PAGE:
• JMA

    I see Junya Ishigami's ideas stolen here.

  • bolweevil

    Lots of dead birds.

  • JSC

    Why is the ground plane so static?

  • Julien

    They have done that in Burning Man too. Add that to the list.

    Seriously, I would not let my kids anywhere around the installation. If they run around, what are the chances that they would be impaled by steel poles?

  • JayCee

    Well scaffolding isn’t meant to be permanent, so it seems like an appropriate response to the brief.

  • Steve

    I predict hundreds of birds nesting and pooping over your head.

  • may

    Is the weather in London ever that nice? ;p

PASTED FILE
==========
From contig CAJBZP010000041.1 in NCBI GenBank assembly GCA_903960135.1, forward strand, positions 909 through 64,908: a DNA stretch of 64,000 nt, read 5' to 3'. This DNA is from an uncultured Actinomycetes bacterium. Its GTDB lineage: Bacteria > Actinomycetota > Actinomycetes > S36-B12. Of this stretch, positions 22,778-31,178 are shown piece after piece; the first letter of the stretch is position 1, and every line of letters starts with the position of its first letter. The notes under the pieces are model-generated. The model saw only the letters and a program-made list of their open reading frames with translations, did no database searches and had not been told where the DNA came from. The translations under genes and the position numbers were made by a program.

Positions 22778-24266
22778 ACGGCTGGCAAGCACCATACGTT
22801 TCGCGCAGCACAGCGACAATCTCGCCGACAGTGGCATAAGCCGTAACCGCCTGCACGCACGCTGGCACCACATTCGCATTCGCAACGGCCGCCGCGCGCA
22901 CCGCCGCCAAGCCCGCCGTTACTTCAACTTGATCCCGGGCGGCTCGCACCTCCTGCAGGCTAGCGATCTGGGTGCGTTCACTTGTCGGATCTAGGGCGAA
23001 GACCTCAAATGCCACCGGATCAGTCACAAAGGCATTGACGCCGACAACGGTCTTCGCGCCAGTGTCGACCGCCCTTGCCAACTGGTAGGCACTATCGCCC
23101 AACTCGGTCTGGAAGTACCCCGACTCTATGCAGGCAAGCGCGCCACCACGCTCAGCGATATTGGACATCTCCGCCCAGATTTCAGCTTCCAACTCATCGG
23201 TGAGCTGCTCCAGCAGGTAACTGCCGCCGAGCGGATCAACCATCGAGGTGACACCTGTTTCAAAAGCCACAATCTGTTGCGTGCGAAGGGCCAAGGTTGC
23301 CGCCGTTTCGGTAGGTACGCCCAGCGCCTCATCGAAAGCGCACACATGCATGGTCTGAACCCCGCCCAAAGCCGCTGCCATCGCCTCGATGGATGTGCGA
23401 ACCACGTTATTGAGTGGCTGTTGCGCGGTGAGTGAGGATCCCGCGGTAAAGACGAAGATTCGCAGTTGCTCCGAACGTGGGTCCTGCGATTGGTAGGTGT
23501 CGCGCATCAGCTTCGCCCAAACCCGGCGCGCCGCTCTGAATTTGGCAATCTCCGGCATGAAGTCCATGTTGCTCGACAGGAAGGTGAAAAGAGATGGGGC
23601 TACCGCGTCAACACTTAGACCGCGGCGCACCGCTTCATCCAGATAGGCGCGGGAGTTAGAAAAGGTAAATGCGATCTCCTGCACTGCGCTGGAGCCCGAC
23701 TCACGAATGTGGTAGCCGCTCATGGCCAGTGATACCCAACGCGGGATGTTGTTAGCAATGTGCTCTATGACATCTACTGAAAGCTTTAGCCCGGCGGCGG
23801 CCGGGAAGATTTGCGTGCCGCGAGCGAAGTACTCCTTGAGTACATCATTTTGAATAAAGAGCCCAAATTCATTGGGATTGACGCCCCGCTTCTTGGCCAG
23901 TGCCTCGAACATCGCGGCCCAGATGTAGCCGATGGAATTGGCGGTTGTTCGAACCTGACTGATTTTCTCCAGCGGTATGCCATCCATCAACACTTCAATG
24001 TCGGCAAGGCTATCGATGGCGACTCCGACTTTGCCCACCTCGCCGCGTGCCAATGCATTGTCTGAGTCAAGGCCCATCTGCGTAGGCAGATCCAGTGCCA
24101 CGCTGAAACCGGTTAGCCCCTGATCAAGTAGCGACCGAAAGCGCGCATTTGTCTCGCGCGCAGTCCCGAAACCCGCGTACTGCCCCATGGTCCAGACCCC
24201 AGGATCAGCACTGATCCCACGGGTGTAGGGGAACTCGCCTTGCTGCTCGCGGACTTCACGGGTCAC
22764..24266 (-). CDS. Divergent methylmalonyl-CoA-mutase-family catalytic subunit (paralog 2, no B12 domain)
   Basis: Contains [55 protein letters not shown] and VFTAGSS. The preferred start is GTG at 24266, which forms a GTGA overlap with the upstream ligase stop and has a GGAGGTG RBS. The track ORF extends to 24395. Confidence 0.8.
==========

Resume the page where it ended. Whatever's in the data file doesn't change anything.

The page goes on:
• Max

    Judging from the images and text provided here, this proposal lacks integrity. The canopy does not seem to make use of the structural strength of steel in an interesting way, most of it is merely decorative and given a dubious epithet. If a softer or fibrous material was used, at least “the cloud” could be inhabited without the risk of getting pierced. And aren’t pavilions supposed to provide protection from sun, wind and rain?

    This design manages to use a maximum amount of material to provide a minimum of protection. Finally I don’t see the poetic dimension that could balance the above issues. But that’s a matter of taste I guess.

  • Emma

    Doesn’t live up to last year’s!

  • Ed

    Similar to Junya Ishigami, but I have also seen this before, I just wish I could remember the name of the student…